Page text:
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Mike Darcey - interview

It is perhaps telling that not having any newspaper experience is nowadays considered no bar to running a newspaper company. Former BSkyB executive Mike Darcey certainly had none when he was chosen by Rupert Murdoch to head up News UK, but, as he tells Ray Snoddy, what he did have loads of experience in was getting people to pay for content.

By Ray Snoddy

Three years ago, James Murdoch, then chief executive of News International, suddenly asked Mike Darcey, chief operating officer of BSkyB, whether he thought newspapers had a future.

Darcey, who had worked at the satellite broadcaster for 15 years and had no experience of newspapers whatsoever, was startled by the question but when he got over his surprise, gave an immediate, instinctive answer.

“I don’t know about newspapers but I think that paid-for professional, curated, branded, journalism has a future whether we print it on dead trees or distribute it in other ways, or a mixed ecology,” Darcey remembers replying.

The fundamental error

He had another instinctive thought as a newspaper outsider but a specialist in pay television – that the industry had made a tragic error when it reacted to the rise of the internet by thinking it should put all its content online for free.

Four years on, and with the benefit of nine months’ experience running News UK, the renamed News International, Darcey thinks exactly what he did when he delivered his impromptu analysis to James Murdoch. The only thing that has changed is that he has now become “more and more convinced” about the error of giving online content away free at the same time as trying to sell paid-for print newspapers.

“It was a fundamental error and the industry is trying to back-peddle from that as best it can,” says the 48-year old Darcey who was an economic advisor specialising in entertainment and telecommunications before joining Sky.

As he talks about the challenges facing the newspaper industry, unsurprisingly he harks back to his pay television experience.

There is a perfectly respectable free-to-air television business in the UK, which includes ITV, Channel 4 and the satellite business Freeview.

“If I am going to run a pay TV business against that background, you can’t make Sky a pay business and stick it on Freeview as well. Why would I do that? It’s obvious you have to chose, you have to decide,” argues Darcey.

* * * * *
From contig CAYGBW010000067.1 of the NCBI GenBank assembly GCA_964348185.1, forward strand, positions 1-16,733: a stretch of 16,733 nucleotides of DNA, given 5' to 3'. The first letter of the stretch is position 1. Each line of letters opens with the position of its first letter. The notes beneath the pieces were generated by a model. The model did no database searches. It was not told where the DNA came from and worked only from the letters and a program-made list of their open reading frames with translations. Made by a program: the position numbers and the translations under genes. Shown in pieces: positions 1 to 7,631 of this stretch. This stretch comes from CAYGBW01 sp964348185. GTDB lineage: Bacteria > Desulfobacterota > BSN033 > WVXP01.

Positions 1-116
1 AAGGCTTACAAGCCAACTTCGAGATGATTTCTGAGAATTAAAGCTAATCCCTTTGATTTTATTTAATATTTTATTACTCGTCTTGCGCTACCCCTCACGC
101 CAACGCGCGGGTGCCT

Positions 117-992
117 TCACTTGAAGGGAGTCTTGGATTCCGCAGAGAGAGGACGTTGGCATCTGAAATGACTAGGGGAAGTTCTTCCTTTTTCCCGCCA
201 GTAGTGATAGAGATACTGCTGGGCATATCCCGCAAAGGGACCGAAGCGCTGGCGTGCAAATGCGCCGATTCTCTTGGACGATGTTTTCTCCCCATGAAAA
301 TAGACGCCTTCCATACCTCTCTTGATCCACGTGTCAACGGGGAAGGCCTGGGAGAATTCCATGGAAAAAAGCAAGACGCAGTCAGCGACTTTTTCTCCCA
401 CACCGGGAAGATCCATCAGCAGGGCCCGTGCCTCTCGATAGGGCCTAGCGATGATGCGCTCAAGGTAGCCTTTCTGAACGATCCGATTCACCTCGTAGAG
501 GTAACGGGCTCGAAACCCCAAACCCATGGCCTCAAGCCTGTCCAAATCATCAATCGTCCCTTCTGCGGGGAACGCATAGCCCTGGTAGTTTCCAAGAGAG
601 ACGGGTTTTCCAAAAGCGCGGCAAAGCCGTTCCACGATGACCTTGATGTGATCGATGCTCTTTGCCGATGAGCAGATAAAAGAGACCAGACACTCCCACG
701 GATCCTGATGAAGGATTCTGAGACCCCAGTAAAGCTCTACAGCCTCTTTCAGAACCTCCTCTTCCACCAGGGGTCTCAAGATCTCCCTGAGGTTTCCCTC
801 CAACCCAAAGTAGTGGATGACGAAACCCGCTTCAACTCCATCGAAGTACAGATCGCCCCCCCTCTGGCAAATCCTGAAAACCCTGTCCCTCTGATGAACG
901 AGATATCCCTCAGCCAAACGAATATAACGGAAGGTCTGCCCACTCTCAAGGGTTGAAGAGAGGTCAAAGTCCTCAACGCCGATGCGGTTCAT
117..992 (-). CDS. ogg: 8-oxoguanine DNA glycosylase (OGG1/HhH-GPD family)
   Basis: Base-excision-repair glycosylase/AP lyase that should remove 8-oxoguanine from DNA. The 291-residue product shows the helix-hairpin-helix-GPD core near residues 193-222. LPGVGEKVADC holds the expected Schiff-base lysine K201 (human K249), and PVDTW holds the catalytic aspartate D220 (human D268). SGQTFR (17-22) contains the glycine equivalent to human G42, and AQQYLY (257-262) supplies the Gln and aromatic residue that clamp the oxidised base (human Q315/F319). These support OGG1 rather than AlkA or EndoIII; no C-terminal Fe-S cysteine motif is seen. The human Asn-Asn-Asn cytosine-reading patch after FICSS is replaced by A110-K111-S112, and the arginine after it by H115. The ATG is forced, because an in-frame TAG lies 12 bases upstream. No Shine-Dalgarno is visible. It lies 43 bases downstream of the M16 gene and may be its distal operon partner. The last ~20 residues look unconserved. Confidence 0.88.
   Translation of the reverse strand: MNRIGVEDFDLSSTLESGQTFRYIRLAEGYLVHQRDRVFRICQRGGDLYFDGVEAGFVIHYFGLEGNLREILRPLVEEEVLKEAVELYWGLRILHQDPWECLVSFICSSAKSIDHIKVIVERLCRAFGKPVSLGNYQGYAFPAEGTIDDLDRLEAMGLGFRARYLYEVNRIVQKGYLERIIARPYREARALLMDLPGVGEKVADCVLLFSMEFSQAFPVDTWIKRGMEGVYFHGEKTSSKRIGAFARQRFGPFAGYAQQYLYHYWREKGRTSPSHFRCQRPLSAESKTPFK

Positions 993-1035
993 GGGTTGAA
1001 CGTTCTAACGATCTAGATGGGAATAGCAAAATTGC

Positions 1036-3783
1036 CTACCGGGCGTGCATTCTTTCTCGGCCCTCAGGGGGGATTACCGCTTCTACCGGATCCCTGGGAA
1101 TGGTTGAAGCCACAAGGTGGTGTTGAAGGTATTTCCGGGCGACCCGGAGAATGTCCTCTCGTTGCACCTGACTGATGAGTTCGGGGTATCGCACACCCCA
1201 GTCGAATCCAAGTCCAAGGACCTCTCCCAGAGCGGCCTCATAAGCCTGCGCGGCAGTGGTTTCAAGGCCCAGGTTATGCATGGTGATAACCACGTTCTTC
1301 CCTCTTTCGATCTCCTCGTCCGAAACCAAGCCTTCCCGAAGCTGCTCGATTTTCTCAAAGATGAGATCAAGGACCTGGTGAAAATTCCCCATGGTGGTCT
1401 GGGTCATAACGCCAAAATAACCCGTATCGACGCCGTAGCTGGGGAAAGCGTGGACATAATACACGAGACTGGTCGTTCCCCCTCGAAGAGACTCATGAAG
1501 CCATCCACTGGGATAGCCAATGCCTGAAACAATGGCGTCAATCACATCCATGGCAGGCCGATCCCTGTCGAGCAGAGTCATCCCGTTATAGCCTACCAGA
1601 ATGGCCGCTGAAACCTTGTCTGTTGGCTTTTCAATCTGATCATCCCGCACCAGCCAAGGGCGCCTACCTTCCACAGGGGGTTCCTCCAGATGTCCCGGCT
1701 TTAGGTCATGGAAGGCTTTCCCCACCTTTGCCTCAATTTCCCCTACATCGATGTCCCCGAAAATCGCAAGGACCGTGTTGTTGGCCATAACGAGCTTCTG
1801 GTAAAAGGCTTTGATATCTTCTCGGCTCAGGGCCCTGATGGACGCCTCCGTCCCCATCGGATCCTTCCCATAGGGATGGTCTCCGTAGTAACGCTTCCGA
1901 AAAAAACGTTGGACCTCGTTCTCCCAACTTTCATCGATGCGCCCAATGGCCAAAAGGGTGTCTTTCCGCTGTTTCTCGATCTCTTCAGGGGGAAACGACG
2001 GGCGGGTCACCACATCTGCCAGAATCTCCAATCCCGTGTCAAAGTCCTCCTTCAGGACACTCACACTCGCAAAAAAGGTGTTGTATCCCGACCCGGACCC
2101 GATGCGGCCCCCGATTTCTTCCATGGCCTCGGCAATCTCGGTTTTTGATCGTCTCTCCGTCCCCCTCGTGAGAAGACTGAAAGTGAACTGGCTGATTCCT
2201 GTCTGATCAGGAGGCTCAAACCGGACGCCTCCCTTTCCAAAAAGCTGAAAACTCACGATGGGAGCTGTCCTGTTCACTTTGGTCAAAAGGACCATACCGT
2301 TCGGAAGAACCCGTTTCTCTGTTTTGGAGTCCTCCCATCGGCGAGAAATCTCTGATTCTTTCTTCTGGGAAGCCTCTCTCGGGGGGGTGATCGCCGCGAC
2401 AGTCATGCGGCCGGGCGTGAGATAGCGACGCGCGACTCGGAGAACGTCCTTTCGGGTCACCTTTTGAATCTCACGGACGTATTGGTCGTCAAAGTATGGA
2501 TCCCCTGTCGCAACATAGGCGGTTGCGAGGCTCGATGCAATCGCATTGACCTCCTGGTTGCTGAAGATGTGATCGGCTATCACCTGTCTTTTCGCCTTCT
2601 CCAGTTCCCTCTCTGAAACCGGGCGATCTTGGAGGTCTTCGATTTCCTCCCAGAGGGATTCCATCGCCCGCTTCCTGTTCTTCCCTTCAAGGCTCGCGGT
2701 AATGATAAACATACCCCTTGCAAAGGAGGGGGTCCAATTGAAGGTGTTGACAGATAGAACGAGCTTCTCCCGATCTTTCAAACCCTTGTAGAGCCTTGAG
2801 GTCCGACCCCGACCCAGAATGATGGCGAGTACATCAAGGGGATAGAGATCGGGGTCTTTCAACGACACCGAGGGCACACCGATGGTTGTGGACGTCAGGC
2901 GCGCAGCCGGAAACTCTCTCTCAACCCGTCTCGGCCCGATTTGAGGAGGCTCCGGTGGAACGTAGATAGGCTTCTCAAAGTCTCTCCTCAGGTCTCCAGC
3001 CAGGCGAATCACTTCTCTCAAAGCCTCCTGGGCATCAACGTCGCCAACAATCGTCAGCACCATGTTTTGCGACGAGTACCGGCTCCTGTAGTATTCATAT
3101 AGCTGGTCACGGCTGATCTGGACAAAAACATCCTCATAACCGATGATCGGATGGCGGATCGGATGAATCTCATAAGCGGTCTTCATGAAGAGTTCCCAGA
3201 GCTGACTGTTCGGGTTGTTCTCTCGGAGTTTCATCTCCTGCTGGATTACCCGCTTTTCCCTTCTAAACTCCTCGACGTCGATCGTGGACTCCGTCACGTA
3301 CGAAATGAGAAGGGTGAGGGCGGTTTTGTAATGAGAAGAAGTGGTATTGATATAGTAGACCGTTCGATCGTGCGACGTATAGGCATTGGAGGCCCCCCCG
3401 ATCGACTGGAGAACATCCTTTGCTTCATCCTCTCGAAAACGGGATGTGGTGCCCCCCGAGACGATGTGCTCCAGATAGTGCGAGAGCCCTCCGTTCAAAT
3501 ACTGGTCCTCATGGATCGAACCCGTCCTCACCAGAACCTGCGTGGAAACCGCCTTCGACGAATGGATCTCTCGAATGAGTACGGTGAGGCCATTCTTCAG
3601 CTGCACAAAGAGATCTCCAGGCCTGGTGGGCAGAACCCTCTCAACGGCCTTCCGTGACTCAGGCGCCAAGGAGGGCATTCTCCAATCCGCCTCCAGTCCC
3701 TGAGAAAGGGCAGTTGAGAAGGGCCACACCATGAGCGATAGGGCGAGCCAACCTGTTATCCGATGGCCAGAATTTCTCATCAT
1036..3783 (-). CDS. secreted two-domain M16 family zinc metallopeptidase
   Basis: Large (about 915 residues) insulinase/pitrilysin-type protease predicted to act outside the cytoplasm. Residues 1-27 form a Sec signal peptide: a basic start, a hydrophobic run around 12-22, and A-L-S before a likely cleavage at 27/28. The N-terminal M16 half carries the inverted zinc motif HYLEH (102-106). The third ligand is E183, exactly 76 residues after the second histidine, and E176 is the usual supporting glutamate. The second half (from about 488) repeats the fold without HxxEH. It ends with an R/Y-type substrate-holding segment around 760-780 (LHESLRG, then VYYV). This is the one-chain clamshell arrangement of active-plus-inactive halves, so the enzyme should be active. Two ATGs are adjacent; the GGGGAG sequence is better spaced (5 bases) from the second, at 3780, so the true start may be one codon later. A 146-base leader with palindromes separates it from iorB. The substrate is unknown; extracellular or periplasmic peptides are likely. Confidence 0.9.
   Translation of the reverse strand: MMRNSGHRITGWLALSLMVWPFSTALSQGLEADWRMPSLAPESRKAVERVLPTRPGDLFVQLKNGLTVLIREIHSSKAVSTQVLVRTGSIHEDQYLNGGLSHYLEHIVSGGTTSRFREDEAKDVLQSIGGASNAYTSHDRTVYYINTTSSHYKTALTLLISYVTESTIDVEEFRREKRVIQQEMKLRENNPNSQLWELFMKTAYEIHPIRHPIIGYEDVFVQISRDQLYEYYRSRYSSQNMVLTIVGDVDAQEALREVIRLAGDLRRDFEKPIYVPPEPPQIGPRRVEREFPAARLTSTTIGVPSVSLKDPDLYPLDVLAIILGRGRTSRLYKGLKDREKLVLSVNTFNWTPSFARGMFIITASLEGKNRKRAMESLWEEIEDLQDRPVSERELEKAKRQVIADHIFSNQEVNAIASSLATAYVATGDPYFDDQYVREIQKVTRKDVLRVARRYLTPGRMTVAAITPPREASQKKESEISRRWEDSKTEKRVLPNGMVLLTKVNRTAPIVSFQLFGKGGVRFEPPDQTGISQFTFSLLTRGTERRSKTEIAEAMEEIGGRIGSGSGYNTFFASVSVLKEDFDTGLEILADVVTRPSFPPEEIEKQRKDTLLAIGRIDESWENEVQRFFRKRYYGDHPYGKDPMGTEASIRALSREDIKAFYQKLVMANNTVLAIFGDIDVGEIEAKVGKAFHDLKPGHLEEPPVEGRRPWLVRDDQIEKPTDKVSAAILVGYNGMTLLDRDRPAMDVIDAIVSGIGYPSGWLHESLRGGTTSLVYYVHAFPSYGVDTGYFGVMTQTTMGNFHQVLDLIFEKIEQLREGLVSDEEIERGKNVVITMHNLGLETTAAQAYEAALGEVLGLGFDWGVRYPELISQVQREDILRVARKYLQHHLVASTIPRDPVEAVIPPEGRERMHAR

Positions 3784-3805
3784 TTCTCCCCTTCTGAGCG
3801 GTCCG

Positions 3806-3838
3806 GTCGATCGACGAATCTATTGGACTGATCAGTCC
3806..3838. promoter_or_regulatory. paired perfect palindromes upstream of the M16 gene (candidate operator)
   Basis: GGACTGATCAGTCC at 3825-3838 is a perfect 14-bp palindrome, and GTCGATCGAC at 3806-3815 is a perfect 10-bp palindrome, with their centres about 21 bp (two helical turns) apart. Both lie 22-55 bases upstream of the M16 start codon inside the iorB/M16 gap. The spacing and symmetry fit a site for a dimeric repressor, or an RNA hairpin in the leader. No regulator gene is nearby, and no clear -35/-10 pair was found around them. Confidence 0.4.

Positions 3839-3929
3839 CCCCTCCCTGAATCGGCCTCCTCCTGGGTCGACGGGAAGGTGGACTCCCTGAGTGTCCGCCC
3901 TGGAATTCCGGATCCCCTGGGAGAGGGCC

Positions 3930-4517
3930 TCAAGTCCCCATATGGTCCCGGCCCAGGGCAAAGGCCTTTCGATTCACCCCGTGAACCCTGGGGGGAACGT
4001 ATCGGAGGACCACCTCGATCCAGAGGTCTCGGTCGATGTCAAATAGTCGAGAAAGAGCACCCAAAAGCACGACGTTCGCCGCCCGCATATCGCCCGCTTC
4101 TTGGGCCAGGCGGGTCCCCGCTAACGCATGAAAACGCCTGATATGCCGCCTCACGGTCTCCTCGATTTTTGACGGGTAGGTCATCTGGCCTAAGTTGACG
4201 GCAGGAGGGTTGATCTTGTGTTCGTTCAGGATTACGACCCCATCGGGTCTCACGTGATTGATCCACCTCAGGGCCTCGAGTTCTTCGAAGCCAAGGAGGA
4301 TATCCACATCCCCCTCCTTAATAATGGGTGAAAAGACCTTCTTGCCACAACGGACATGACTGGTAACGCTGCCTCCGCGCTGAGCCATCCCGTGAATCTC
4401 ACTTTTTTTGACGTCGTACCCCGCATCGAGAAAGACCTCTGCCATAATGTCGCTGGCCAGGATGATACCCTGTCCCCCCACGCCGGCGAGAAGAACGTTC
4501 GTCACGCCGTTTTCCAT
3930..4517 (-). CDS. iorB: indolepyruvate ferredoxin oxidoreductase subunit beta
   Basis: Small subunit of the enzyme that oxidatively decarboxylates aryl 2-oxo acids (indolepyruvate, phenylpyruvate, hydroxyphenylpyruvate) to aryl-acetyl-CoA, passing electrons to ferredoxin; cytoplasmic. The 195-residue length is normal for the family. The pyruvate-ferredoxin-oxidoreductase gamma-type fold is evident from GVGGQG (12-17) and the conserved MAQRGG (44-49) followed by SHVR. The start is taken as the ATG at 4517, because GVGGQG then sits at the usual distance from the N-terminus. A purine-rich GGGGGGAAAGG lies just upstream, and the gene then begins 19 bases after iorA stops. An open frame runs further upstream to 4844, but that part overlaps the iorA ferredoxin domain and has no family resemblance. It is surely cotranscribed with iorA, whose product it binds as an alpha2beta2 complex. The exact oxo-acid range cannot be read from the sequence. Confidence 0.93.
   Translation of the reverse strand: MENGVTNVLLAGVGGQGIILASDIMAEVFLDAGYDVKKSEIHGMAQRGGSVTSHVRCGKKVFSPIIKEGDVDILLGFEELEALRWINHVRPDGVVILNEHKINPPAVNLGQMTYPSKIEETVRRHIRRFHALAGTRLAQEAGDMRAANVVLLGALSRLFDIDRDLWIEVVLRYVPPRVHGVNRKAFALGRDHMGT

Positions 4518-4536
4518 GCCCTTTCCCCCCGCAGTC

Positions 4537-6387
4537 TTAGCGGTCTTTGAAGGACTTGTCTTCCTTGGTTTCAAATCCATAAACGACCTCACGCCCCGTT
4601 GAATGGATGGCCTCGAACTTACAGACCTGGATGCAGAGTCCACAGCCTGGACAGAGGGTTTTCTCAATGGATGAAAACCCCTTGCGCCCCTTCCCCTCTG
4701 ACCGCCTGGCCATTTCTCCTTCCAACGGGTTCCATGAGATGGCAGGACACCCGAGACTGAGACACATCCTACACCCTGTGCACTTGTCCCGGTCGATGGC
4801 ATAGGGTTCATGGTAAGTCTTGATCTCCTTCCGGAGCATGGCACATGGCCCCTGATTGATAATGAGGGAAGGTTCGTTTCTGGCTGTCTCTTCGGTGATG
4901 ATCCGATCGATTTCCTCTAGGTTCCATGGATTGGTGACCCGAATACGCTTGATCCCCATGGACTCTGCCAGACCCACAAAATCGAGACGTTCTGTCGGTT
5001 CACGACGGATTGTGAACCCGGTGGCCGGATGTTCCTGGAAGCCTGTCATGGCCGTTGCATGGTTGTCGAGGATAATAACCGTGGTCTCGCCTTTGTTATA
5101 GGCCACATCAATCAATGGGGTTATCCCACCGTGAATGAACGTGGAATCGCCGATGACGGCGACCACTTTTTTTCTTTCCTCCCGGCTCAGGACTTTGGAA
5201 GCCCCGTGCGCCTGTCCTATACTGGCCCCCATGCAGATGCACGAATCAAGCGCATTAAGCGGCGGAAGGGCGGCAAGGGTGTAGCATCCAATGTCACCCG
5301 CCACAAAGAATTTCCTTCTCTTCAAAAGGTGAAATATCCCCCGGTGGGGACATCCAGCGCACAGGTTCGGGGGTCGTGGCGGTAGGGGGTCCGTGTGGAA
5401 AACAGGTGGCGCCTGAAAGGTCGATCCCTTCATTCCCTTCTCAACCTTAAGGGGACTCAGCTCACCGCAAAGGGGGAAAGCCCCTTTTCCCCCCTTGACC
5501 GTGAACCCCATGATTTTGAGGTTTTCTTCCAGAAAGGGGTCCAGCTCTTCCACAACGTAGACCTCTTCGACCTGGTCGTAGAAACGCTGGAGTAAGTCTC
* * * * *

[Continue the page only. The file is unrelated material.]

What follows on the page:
The argument, he believes, is just the same for the Sun. On one side, there are 2.3 million people paying for the paper every day. Over there, the paper’s content was being given away free in pursuit of additional online advertising revenue, and in the hope that somehow those who pay won’t notice.

“Maybe that was a plausible idea some time ago – though I don’t think so – but it isn’t now,” the News UK chief executive insists with passion over a breakfast bacon butty at The Delaunay in central London.

You can almost hear those who think free online newspaper content combined with paid-for sales has some business merit being told off like errant students.

“The only way you could have believed that was a sustainable position was if you believed there were two quite distinct populations and nothing would cross between them,” says Darcey.

The people who bought newspapers would have to be a certain type of person distinct from the savvy people who know about the internet - and never the twain would meet.

“That”, says Darcey pointing at his smartphone, “kills it (the argument) absolutely stone dead because it is a democratic device that sits in both those populations. Everyone will have one. We carry the internet, we have connectivity all over the place and there are not two separate populations,” explains Darcey who is also never far away from his iPad.

The suggestion that there might be an argument in favour of a hybrid solution, with some free content to maintain a wider presence and for promotion and sampling, is swatted away with equal vigour.